Lien Disputes. In one instance, attorney Riley attempted to negotiate a lien but was unsuccessful. When his efforts failed, the attorney simply held the disputed amount in his trust account. The court found this constituted an ethics violation. Once it became clear that the lien holder would not reduce its lien, the attorney had an obligation to act. The Riley court held "only that current rule 4-100(B)(4) is violated where, after it has become clear that negotiations with the lienholder will not be productive, the attorney neither promptly pays the lien in full, nor takes appropriate steps to resolve the dispute promptly."
An attorney may be faced with a situation where the client and the third-party lien holder make conflicting demands. This issue has been addressed in at least a couple published ethics opinions.
In Los Angeles Bar Association Formal Opinion No. 478 (1994), the bar association addressed a scenario where the client signed a "lien acknowledgement" form with his health plan related to care arising from an accident. The attorney received notice of the lien from the health plan along with a copy of the lien acknowledgement form signed by the client. When the case settled, the client demanded the entire net proceeds. The client agreed to be personally responsible for the lien. The attorney was faced with conflicting obligations -- the client demanding the settlement proceeds while the lienholder had a claim for a portion of those proceeds. According to the opinion, the attorney could not pay the full settlement proceeds to the client (because the attorney owed a duty to the lienholder), nor could he pay off the lien (because the client did not consent). The attorney had two viable options: (a) with both the client's and the health plan's consent, the attorney could maintain the disputed funds in his trust account until the issue was resolved, or (b) the attorney could interplead the funds with the court. The attorney could not just sit on the funds.
The same guidance has been provided by the State Bar under similar facts. See Cal. State Bar Form. Opn. 1988-101.
Defense Counsel Obligations
What about defense counsel? Does defense counsel have ethical obligations to address personal injury liens?
Rule 1.15 of the California Rules of Professional Responsibility relates to the situation where an attorney is holding funds in trust for the client or "other person." On its face, the rule does not seem to apply to defense counsel in a personal injury matter. However, to the author's knowledge, this has never been tested. For example, one could imagine a scenario where the defense attorney is holding settlement proceeds in her trust account, which proceeds are subject to a reimbursement or lien claim. It is possible that the State Bar might determine Rule 1.15 applies under these circumstances (i.e., the attorney would be deemed to be holding funds "belonging to another person," to whom the attorney has a "contractual, statutory or other legal duty").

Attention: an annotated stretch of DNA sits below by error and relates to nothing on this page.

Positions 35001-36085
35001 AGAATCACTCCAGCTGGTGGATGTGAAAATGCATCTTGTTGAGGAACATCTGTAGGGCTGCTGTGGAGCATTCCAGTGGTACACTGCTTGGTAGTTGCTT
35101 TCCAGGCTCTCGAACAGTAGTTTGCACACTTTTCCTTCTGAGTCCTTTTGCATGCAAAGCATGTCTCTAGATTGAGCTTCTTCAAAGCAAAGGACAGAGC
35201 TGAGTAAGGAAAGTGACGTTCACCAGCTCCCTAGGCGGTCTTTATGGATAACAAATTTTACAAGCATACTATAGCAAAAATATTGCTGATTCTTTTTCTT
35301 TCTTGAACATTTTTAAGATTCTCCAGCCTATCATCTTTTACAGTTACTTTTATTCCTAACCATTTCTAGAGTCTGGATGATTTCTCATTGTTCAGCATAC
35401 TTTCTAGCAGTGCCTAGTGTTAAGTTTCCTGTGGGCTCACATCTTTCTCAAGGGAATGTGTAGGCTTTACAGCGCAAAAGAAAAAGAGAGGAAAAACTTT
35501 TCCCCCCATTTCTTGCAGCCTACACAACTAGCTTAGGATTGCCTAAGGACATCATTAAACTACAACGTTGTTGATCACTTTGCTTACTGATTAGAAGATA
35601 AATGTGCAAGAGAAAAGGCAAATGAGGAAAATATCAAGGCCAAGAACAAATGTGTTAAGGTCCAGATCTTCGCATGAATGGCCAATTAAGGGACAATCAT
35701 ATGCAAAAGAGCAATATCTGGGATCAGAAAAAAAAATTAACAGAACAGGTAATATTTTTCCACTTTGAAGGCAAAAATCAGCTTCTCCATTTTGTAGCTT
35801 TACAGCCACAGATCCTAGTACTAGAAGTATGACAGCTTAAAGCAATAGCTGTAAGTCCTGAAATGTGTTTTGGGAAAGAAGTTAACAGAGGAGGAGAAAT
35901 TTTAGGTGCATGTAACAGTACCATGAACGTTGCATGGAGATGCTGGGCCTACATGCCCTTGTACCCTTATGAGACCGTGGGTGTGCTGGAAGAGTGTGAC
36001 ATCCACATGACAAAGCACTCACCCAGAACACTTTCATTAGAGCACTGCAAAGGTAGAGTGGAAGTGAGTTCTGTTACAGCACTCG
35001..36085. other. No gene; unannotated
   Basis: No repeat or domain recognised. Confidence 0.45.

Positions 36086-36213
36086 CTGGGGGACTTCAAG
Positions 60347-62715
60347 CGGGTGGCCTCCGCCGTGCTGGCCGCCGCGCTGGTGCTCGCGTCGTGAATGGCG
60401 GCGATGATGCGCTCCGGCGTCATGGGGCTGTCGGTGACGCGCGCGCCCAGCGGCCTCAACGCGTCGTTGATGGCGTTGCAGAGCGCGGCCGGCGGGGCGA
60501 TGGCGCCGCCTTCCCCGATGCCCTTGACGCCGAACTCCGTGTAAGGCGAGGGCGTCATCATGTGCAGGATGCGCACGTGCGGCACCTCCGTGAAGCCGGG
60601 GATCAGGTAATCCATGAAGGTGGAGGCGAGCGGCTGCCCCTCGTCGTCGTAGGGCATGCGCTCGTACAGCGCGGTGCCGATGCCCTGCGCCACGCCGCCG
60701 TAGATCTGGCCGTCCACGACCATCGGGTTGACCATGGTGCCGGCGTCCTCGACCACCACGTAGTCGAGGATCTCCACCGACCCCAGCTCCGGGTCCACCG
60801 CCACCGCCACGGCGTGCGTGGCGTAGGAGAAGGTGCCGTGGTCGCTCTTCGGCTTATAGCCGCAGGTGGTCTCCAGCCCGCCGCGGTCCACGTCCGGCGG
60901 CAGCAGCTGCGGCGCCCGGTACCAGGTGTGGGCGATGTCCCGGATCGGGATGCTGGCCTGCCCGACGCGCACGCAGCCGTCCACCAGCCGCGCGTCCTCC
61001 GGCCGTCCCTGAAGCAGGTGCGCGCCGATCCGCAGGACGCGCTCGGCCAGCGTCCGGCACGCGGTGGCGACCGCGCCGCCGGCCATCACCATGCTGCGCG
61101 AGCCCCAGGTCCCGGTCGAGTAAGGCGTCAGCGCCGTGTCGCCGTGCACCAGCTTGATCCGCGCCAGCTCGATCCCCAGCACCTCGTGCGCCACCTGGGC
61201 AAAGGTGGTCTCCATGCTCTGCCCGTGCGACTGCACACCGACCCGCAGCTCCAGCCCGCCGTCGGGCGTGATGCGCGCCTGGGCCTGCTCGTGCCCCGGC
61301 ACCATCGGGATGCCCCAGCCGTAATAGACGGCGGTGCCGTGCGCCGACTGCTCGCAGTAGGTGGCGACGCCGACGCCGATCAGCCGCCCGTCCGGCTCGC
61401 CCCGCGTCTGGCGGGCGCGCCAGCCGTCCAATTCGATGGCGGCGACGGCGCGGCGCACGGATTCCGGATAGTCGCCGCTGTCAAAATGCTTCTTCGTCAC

Further, an attorney representing a party and/or the party's insurer has a duty to act competently. CRPC 1.1. This duty seemingly includes an obligation to inform the client about potential liability, and to protect the client from unnecessary exposure to liability. In the context of liens, there are instances where failing to address a lien could expose a defendant and/or a defendant's insurer to liability. See, e.g., Karpinski v. Smitty's Bar, Inc., 246 Cal. App. 4th 456, 462 (2016) (acknowledging potential liability of defendant or defendant's insurer when Medicare has not been reimbursed from personal injury settlement proceeds); Levin v. Gulf Insurance Group, 69 Cal. App. 4th 1282 (1999) (acknowledging potential liability of defendant's insurer for failing to satisfy prior attorney lien in connection with personal injury settlement). Might the failure to protect the client under those circumstances constitute a violation of the duty to act competently?
If you are going to handling personal injury cases -- either on the plaintiff or defense side -- it is imperative that you understand your ethical obligations regarding liens.
For plaintiff's counsel, you should exercise due diligence to identify all potential liens, and make sure you understand you and your client's legal obligations to address those liens including, in some instances, to notify the potential lienholder about a third-party claim and any impending settlement. With respect to statutory liens, the attorney will be charged with notice concerning the pertinent statutory requirements. With respect to contractual liens, the attorney has an ethical obligation to satisfy such liens, particularly if the attorney is a signatory to the lien agreement. If there is a dispute with a lienholder, the attorney has an affirmative duty to act including, when appropriate, to interplead the funds and withdraw from the case.
For defense counsel, the failure to address a lien may raise ethical considerations as well. At a minimum, consistent with standards of competence, the attorney needs to advise the client about potential exposure from third-party liens or reimbursement claims, and to make sure those claims are addressed.
The good news is that, in most cases, the attorney's obligations are often quite clear. The scope of potential scenarios involving lien claims is somewhat limited, and there is significant guidance in the form of ethics opinions and case law for the practitioner to reference. Knowing your obligations, and then implementing a system to make sure you meet them (including with respect to attorneys under your supervision), should keep you and your client out of hot water.